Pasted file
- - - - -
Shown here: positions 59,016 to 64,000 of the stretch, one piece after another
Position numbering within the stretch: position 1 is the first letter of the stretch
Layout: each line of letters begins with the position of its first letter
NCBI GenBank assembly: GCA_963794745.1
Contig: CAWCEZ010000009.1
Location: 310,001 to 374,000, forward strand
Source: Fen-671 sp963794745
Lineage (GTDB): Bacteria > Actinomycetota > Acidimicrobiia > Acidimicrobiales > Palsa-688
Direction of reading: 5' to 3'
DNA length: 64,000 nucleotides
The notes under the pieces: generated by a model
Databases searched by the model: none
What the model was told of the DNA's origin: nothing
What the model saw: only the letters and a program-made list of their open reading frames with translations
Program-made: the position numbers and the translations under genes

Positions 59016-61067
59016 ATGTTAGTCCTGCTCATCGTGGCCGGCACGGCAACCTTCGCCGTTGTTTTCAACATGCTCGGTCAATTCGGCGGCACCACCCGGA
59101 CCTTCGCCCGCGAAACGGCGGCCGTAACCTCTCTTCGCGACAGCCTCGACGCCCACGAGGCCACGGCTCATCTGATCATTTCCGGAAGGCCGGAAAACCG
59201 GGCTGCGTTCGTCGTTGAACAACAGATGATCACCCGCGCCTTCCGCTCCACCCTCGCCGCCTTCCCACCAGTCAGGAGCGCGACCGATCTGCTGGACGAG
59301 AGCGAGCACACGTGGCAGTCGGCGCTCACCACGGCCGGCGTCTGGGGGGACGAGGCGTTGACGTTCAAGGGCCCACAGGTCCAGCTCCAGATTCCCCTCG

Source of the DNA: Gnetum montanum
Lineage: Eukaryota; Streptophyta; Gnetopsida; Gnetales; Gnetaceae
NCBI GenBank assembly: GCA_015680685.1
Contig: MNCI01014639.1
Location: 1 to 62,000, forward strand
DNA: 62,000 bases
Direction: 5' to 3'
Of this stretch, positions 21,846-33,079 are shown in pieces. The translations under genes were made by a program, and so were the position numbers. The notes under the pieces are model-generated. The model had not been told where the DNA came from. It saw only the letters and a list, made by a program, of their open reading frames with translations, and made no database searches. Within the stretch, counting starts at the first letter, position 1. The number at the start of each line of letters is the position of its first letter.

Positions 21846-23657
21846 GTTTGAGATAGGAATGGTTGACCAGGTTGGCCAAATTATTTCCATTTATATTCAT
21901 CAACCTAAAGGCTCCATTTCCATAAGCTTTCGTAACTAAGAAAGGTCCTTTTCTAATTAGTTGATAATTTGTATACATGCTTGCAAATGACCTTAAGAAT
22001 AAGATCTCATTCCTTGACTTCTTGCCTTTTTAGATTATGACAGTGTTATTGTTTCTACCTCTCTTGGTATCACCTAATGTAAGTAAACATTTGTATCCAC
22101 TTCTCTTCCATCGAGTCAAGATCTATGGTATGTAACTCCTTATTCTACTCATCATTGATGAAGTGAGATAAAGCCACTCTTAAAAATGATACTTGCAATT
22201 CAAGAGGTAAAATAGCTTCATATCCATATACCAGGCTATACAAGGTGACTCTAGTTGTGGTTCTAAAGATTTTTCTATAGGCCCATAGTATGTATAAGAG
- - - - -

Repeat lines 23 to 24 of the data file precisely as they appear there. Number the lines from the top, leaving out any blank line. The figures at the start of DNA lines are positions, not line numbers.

NCBI GenBank assembly: GCA_015680685.1
Contig: MNCI01014639.1